Israel announced Sunday that it was constructing a border fence along the length of its armistice line with Syria in the Golan Heights, and was coordinating its intelligence with the United States in light of the deteriorating security situation in Syria.
In remarks at the start of the weekly cabinet meeting, Prime Minister Benjamin Netanyahu said that the Syrian Army had moved away from the frontier and that jihadist forces had moved in.
“Therefore, we will defend this border against both infiltration and terrorism,” Mr. Netanyahu said, adding, “I also submit to the cabinet the fact that the Syrian regime is very unstable, that the question of chemical weapons here worries us.” He said that Israel was coordinating with the United States and others “so that we might be prepared for any scenario and possibility that could arise.”
Mr. Netanyahu’s announcement came as he sought to reinforce his security credentials as a strong leader ahead of national elections on Jan. 22, and as he appealed to his traditional supporters to cast their ballots for the conservative Likud-Beiteinu ticket he is leading and not be lulled by polls showing that he is favored to win.
“Whoever wants me as a strong prime minister cannot have a strong prime minister while weakening me,” Mr. Netanyahu told Israel Radio in an interview broadcast Sunday. “I think there is only one way to guarantee that the right continues to govern Israel, and that is to vote for me.”
Political polls in recent weeks have consistently shown that Likud-Beiteinu is bleeding votes to the Jewish Home, a far-right party led by Naftalie Bennett, a dynamic newcomer to national politics who is a former Netanyahu aide, settler leader and technology entrepreneur. Mr. Netanyahu also warned of possible efforts by centrist and leftist parties to create a united bloc aimed at thwarting his chances of forming the next coalition government.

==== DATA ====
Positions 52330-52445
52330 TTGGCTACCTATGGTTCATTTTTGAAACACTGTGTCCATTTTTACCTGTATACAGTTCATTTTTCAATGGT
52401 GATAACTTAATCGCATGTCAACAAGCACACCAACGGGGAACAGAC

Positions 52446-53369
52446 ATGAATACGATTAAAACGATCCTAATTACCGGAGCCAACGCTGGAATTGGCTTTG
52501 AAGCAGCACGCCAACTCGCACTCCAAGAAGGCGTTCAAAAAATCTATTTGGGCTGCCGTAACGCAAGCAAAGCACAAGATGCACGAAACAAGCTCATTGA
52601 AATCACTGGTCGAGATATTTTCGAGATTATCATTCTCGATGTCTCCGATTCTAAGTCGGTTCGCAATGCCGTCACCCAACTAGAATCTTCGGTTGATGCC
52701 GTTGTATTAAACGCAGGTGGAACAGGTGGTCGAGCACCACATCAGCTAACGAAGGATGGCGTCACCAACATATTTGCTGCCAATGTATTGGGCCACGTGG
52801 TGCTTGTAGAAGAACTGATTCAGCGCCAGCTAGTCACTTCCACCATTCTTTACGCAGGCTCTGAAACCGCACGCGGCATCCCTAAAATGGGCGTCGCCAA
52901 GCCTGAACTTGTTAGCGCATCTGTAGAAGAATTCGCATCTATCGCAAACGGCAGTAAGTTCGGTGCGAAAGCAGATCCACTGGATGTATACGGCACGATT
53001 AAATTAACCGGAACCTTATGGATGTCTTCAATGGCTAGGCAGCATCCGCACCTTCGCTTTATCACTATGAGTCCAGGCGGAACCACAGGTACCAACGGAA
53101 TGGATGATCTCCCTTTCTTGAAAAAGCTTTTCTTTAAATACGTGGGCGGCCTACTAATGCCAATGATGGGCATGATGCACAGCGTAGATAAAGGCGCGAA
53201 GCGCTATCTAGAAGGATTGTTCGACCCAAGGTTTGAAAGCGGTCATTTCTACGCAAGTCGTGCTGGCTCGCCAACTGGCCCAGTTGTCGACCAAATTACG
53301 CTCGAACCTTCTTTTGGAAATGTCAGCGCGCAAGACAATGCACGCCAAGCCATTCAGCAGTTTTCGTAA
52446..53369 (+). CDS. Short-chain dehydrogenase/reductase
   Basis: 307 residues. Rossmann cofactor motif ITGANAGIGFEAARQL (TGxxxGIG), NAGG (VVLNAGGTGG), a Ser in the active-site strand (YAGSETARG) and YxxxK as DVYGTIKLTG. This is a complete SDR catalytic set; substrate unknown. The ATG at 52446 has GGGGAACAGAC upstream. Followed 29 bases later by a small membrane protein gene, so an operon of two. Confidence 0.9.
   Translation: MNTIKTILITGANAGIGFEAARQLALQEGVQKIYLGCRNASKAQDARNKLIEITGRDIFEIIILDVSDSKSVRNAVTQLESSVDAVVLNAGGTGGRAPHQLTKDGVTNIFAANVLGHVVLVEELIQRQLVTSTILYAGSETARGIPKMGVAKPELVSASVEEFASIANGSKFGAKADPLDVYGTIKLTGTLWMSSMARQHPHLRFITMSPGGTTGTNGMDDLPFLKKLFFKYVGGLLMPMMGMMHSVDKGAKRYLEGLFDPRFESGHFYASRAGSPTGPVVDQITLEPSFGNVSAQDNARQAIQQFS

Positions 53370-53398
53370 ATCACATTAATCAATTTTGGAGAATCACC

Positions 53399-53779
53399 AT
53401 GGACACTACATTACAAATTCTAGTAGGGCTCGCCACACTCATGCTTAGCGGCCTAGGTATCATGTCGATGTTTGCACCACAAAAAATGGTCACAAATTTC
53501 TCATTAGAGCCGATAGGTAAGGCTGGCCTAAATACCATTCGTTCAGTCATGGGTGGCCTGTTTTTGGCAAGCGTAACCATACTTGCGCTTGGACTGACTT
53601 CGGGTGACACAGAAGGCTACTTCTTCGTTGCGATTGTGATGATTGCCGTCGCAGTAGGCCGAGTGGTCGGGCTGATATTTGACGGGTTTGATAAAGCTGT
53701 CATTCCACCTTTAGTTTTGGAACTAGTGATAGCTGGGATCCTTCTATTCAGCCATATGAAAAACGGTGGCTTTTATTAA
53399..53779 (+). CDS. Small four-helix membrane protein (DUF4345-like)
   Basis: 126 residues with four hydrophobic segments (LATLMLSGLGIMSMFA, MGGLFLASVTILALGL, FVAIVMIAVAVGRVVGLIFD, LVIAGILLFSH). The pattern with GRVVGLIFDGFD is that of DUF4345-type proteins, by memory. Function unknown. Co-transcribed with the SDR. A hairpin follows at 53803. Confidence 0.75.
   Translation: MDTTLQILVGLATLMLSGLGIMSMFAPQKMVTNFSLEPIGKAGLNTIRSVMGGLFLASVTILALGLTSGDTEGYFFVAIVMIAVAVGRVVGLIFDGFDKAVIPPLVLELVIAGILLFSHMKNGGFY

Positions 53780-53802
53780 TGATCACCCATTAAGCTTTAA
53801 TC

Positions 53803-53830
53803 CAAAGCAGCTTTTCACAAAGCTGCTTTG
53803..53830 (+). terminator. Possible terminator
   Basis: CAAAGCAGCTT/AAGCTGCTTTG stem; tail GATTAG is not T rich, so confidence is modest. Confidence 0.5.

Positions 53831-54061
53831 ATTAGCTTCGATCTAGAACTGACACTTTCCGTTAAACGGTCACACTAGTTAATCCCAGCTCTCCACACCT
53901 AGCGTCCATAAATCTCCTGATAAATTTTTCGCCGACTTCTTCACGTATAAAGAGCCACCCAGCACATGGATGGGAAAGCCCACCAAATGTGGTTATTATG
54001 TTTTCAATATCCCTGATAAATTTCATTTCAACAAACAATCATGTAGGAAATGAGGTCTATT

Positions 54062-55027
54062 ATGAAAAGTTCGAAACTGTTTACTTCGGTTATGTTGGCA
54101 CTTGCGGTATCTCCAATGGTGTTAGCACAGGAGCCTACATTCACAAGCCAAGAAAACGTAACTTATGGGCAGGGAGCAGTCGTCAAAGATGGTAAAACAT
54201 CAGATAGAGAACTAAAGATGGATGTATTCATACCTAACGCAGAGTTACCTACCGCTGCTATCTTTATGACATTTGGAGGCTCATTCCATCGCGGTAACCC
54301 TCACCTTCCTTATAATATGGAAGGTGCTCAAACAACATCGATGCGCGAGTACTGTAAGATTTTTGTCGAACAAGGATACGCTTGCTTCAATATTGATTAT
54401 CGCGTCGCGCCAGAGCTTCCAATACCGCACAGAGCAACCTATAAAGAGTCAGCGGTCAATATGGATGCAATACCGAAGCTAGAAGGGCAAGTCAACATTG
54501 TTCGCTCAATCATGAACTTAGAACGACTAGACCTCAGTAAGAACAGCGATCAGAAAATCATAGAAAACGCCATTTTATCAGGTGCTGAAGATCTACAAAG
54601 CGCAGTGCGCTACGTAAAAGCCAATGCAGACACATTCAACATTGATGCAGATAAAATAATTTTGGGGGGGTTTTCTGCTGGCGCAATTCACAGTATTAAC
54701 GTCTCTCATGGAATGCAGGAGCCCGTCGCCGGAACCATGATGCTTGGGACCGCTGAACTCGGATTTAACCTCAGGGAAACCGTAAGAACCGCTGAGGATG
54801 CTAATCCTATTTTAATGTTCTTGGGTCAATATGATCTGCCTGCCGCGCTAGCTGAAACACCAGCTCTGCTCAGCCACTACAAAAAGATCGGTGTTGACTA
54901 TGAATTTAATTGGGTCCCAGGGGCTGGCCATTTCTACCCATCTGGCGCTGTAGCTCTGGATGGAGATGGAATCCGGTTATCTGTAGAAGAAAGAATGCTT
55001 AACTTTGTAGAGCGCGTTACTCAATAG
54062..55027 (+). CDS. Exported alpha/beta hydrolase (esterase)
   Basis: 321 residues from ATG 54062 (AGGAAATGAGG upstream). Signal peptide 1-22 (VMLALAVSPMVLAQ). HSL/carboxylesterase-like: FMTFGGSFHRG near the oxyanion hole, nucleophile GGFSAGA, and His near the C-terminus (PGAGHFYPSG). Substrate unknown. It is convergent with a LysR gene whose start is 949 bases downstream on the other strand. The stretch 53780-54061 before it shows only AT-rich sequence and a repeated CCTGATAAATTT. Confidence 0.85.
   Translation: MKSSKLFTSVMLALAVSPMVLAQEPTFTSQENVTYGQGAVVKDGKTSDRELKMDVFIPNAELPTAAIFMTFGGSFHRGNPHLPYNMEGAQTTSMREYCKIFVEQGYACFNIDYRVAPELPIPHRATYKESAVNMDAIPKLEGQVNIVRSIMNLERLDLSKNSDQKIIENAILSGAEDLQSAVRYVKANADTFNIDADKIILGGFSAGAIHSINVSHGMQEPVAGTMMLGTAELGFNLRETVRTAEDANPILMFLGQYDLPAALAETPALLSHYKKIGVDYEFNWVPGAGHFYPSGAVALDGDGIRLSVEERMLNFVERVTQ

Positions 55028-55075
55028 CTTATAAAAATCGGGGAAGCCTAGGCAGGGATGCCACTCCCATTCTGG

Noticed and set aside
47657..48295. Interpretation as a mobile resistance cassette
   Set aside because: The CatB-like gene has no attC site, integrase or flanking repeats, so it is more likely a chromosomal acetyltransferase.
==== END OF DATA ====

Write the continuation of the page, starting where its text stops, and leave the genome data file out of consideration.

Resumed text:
Last week, in a pre-election move intended to highlight one of his government’s achievements, the prime minister toured the new security fence that runs almost the entire length of Israel’s border with Egypt. Accompanied by a group of Israeli journalists, Mr. Netanyahu noted that the barrier had sharply stemmed the flow of African migrants into Israel and had provided more protection against militant groups operating in the Sinai Peninsula in Egypt.
Mr. Netanyahu has pledged to erect a similar barrier along the Syrian frontier, with changes to suit the topography. A section of an old and rickety border fence near the Golan Druse village of Majdal Shams has already been fortified with a steel barrier after protesters, most of them Palestinians, breached the frontier in 2011, drawing deadly fire from Israeli soldiers.
Israel seized a large portion of the Golan Heights, a strategic plateau that overlooks northern Israel, from Syria in the 1967 war and later annexed it in a move that has not been internationally recognized. The cease-fire line was established in the aftermath of the 1973 conflict, and though Israel and Syria are still technically at war, it has remained mostly quiet for decades.
Israel has largely stayed out of the fighting in Syria but in recent months a number of stray Syrian mortar shells crashed into the Israeli-controlled territory as Syrian government forces battled rebels across the line, prompting Israel to fire warning shots into Syria and in one instance aim tank fire at a Syrian artillery position.
But apprehension has been mounting, with Israeli experts warning that Syria is becoming a haven for Islamic extremists. Israel says that thousands of Islamic militants have entered Syria to fight against forces loyal to President Bashar al-Assad, and Israeli leaders have expressed particular concern that chemical weapons and advanced weaponry like ground-to-air missiles amassed by the Assad government could fall into the hands of radical groups.
As a result, Israel has been changing its military infrastructure along the frontier with Syria, planning a continuous fence and the installation of electro-optical devices and radar, and deploying some of its most highly trained troops there for the first time in more than 30 years.